Category Archives: Skills and Competencies

Digital Media and IT skills

Over the course of the MLIS I have greatly improved upon my knowledge of digital media. During a class that I tool Creating and Publishing Digital Media Content I created a blog which served as a learning journal as well as a place to show my portfolio of digital photography and the podcast that I created and edited. Here is a link to my blog Dabbling in Digital Media.

To create the e-portfolio of digital photography I learned techniques associated with good photography including how to use manual settings on a camera. I also learned how to use photoshop to digitally manipulate the photographs. This comes in handy for adjusting colour and lighting as can be seen on my blog.

We also received tutorials in using Audacity, a free sound editing programme. One assignment was to record a 5 minute podcast, to edit the sound file and to upload it to podOmatic. The podcast can be accessed from my blog.

We also learned how to write for the web as can be seen on my blog. This involves using plain English which empowers the reader rather than the writer and keeping the articles at least 50% shorter than you would printed text. We also learned about Search Engine Optimisation so my blog is optimized for searching on the web by using tags and heading 1 tags.



This week I decided to show a piece of evidence that demonstrates my teamwork skills. As all of my classmates know the MLIS is very heavily dependant on teamwork and and it is a skill that we can all say we have refined while studying here at UCD.

Before starting the MLIS, I quire honestly did not have all that much experience with teamwork and I remember in a job interview when asked to describe my experiences working with a team the only example I had was planning a society trip, as all of my undergraduate assignments were individual. The next time I’m asked in an interview to talk about my team work skills I’ll have lots of different projects to talk about!

The one that I have decided to show as evidence was a group project that I did last year for my Cataloguing and Classification module. As a group we had to come up with a metadata consultation for an organisation’s library. We decided to do it for ECO UNESCO, where I was volunteering to organise their library. If I had had to organise the library on my own it would have taken a great deal of time, which I didn’t have, but as part of a team the task became a lot more manageable. I think that we worked very well as a team and although we divided up the different parts of the consultation we made sure to meet regularly in order to keep each other up to date with our progress. We never actually got around to implementing the proposed metadata schema, however we felt confidant that it would be a workable solution to organise the ECO UNESCO library and may be something I will work on again in the future.

Organisation of Information Group Project Final

Information Design

The piece of evidence that I have included is a piece of ‘authentic evidence’ as it reflects my own work. It reflects my information design skills and project planning skills. As recommended in this week’s reading the artefact I chose is current and is an example of direct evidence. I didn’t have time to get consent from group members to use a group report so I chose an individual piece of work.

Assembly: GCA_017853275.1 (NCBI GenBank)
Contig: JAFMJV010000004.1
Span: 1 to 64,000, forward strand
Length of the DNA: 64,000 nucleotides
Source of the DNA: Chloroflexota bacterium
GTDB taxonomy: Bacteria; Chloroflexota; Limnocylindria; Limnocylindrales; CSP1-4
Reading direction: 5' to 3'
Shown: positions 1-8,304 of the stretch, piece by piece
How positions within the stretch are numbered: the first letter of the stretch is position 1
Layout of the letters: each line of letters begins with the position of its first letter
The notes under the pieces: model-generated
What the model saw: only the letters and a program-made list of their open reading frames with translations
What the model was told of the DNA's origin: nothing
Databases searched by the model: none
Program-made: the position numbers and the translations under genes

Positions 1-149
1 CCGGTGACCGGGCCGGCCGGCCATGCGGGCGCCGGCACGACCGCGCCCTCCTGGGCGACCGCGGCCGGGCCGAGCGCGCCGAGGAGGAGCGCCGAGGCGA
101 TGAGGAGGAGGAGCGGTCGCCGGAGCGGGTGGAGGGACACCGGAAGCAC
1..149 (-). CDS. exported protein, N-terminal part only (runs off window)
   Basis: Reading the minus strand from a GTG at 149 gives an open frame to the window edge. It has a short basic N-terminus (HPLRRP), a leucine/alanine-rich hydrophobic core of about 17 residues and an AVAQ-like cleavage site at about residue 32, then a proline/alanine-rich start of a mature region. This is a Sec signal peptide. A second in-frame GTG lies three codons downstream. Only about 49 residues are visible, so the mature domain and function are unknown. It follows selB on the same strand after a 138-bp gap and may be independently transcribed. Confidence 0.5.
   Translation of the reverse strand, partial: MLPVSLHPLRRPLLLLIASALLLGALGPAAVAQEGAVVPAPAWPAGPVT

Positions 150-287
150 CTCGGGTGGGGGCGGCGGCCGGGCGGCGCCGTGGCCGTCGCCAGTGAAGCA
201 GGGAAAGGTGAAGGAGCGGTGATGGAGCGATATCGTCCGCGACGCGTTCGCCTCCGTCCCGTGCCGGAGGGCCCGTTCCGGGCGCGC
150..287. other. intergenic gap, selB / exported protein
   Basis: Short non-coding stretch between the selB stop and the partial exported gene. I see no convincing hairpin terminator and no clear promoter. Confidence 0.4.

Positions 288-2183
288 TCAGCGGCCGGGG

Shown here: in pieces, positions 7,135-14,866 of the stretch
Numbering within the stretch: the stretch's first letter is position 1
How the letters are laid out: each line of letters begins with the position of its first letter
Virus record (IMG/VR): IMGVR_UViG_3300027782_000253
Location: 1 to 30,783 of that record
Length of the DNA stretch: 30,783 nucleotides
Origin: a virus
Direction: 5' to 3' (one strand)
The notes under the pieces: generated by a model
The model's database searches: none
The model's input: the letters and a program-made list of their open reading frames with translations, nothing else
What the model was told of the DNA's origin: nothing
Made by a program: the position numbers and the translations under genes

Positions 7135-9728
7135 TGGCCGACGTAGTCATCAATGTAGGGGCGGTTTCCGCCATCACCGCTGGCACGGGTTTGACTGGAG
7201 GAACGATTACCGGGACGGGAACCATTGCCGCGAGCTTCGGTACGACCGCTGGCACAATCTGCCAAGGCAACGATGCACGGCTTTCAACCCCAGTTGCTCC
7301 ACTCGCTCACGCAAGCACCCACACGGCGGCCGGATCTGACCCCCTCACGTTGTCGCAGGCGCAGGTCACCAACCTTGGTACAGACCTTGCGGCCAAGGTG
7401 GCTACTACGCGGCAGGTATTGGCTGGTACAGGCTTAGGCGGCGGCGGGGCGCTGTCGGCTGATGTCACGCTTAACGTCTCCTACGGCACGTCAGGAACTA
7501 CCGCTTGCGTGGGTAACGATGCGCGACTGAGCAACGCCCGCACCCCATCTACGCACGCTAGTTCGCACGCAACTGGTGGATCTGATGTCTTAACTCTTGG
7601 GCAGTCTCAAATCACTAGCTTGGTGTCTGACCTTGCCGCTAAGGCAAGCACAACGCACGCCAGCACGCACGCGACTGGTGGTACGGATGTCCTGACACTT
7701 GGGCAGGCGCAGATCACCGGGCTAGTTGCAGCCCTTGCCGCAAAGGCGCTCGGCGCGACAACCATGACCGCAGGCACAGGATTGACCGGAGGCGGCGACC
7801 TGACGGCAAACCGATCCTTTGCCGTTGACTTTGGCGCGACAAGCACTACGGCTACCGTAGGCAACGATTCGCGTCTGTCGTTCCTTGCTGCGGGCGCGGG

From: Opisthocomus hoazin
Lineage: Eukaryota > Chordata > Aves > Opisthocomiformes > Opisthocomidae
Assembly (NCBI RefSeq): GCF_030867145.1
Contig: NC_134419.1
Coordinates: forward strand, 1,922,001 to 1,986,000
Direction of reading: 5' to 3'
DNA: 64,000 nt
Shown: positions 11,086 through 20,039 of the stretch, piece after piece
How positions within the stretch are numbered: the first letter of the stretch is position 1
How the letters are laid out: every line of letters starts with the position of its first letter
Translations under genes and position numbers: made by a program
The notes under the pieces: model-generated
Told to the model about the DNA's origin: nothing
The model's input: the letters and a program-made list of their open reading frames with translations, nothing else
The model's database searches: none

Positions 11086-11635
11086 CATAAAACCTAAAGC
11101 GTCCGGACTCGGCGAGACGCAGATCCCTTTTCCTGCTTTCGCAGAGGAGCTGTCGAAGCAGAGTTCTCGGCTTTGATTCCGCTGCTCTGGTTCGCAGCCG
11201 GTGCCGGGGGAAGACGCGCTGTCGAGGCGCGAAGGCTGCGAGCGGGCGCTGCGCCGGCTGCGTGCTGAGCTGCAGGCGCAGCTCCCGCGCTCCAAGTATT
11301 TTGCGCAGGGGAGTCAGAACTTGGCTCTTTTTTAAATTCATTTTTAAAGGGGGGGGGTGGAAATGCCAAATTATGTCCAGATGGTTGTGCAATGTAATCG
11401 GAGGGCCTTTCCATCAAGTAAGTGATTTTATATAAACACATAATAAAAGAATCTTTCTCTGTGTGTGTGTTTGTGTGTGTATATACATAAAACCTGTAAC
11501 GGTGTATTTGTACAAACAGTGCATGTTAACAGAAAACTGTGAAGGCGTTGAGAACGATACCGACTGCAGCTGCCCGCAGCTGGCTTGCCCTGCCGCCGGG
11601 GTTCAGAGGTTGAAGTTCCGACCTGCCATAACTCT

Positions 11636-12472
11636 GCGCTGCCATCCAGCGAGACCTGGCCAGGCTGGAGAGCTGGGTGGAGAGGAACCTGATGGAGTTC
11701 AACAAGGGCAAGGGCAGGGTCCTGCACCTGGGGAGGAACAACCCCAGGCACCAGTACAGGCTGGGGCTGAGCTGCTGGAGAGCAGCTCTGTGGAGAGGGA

The piece of evidence I used is a Design Proposal and Critique that I submitted this semester for my Professional Information Design module. The purpose of the report was to step through the project planning process of information design. I have also included a link to my design proposal presentation.

While working on this project I learned how to critique an existing example of information design and make suggestions for improvement. I also learned various methods of relating information and how to choose the most suitable method for your target audience. The focus of my project was to create a better signage system for the UCD Woodland Walks and to come up with better ways to relate information about the flora and fauna that can be seen on the trails. I also proposed methods on how to promote the walks more effectively.  My target audience was the students and staff of UCD, who would be using the Woodland Walks to exercise, distress and increase over all well-being so I made the signage and maps clear and simple to reduce ‘information overload’.

I was happy with the final product as I felt that my design proposal was realistic and would be an improvement to the way the Woodland Walks are experienced. If I had a chance to redo the proposal I would have carried out a short survey on a small group of the target audience to get an idea of how widely the walks are used and how happy the audience are with the existing design.

I think that the UCD Woodland Walks could benefit from implementing my design proposal as it would ensure a more pleasant and interesting walk. The skills that I gained through carrying out this proposal could be adapted to apply to any kind of information design including infographics, websites, leaflets and posters. In a library setting information design could contribute to designing better signage systems and promotional material.

Here is a link to my design proposal.


And here is the presentation to go with it. Just click on the image below.